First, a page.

Understand Windows 10 memory compression

Q. What is the memory compression feature in Windows 10?

A. Windows 10 introduces a new memory compression feature which is designed to reduce the number of hard page faults which impact performance as physical disks are used to store the pagefile which is where memory that is paged out is store. A hard page fault is where pages (4 KB blocks of memory) have to be fetched from the pagefile back into memory which is magnitudes times slower then pages in memory. Typically the more RAM in a machine, the less paging is required since more data can be stored in RAM but when the memory requirements  of the OS and applications exceed RAM then data has to be paged. Most machines today typically have very powerful processors with multiple cores so leveraging CPU to compress and decompress memory makes sense to not only make better use of the RAM in your machine to improve performance and by reducing paging to disk you will actually increase the lifetime of your disk as frequent writes eventually degrade disks, especially SSDs. The CPU cycles for compression run at a low priority to not interfere with other processes running on the machine and the decompression is very fast (around 1 GB per second per core) when pages are needed by an application again. Note that while extra CPU is used it saves disk IO which would typically use CPU anyway.

This technology has evolved from the Readyboost technology originally seen in Windows 7 that used a compressed cache on a USB stick to improve performance to store data also written to the pagefile making it faster to access (compared to a regular spinning disk). Windows 8 evolved this by moving the cache into regular memory but data was also still written out to the pagefile but once again made page faults faster since they could be served from the RAM based cache. The Windows 8.1 Spring update changed this by the cache switching to now being its own compressed pagefile in RAM that could be paged out to disk if required but this only was used with low memory machines for modern applications. Windows 10 changes this to now apply to all systems and all types of applications, Any data you now find in your disk-based pagefile is compressed now after initially being compressed in the RAM based pagefile first and only written to disk as a lack of resources required.

Normally pages that are not used from an applications working set are trimmed out to the modified list and then as required are written to the pagefile based on system resources. If the pages are subsequently needed they are read back from the pagefile (a hard page fault) and put back in the applications working set. In addition Windows has a standby list (think memory cache) where pages written to the pagefile are stored as resources allow to enable a much faster soft page fault if the page is subsequently required by the application. What the big Windows 10 change impacts is the write from the modified list to the pagefile. Instead of pages written directly to the pagefile they now get written to "the compression store" which is user mode memory owned by the System process which historically has been empty since most of its memory was kernel mode. This content is compressed to around 30% of their original size therefore allowing more content to be kept in memory since the remaining 70% of space can now be given to the free page list ready to be used by applications as needed. Note that if the memory still has pressure then pages from the compression store (user mode System process space) can be placed on the modified list (they are now compressed) which can then be written to the physical pagefile (the system will see they are from the system user mode space and compressed and therefore won't try to put them back in the store). Note this is very rare on all but the most memory constrained systems. Within the System memory, modern applications get their own individual stores where as other processes will use a generic system store. Below shows this in picture form.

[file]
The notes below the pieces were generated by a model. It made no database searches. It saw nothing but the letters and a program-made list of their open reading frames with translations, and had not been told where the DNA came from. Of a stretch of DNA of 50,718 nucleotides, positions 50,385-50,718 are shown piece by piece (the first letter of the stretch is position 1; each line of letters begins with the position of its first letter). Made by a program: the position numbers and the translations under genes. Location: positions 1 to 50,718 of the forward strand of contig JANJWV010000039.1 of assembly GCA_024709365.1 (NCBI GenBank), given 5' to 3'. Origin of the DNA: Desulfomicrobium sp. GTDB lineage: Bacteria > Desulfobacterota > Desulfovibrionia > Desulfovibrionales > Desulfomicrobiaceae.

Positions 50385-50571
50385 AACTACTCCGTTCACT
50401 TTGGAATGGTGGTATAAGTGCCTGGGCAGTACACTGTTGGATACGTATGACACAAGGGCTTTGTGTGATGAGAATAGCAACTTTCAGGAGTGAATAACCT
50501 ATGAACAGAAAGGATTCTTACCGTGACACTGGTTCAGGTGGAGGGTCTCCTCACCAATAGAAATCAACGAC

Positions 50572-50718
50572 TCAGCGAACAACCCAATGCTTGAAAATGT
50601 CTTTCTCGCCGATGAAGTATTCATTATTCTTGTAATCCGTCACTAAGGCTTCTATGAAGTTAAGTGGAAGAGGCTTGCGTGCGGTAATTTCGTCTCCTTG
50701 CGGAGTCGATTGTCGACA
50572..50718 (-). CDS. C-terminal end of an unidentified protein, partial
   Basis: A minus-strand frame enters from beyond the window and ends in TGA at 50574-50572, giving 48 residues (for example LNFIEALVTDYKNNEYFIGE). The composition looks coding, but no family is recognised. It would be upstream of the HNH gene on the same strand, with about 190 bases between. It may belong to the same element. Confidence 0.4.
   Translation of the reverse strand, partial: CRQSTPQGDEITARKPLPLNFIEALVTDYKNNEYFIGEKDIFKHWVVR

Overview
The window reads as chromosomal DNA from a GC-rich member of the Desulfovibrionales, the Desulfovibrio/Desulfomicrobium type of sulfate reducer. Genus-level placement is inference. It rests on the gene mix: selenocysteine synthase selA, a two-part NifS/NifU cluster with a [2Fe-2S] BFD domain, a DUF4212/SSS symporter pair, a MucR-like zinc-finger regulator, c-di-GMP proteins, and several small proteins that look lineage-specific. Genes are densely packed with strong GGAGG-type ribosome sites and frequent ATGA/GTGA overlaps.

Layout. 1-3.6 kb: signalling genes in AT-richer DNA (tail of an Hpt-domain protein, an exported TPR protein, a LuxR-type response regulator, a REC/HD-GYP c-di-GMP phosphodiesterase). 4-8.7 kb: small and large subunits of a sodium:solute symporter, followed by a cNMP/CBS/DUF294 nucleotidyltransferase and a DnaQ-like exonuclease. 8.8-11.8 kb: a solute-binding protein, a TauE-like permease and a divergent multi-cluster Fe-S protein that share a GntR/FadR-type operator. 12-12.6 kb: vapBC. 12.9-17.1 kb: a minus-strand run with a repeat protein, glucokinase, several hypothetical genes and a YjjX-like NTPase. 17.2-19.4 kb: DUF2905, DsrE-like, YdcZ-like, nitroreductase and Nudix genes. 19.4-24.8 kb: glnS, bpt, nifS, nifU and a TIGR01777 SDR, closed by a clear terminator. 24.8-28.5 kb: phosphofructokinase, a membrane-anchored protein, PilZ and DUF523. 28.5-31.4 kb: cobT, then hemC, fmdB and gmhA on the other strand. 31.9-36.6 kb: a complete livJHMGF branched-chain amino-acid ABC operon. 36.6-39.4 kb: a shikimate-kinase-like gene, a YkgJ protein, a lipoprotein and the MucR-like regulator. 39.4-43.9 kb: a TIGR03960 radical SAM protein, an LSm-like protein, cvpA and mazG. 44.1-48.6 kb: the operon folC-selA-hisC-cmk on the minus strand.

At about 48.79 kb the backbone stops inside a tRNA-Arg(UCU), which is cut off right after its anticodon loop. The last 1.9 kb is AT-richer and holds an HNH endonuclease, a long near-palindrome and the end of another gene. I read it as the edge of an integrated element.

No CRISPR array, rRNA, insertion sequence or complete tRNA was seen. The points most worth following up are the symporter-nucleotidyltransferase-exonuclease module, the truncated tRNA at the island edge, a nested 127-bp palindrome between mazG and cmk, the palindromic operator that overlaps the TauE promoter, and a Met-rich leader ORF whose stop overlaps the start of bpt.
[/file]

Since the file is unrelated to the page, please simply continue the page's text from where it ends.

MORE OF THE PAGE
The upshot of this is that most data will be kept in memory reducing pagefile use but you will see System using lots more memory since this is essentially the in-memory, compressed pagefile content.

This runs across Windows 10 on any device including mobile devices.

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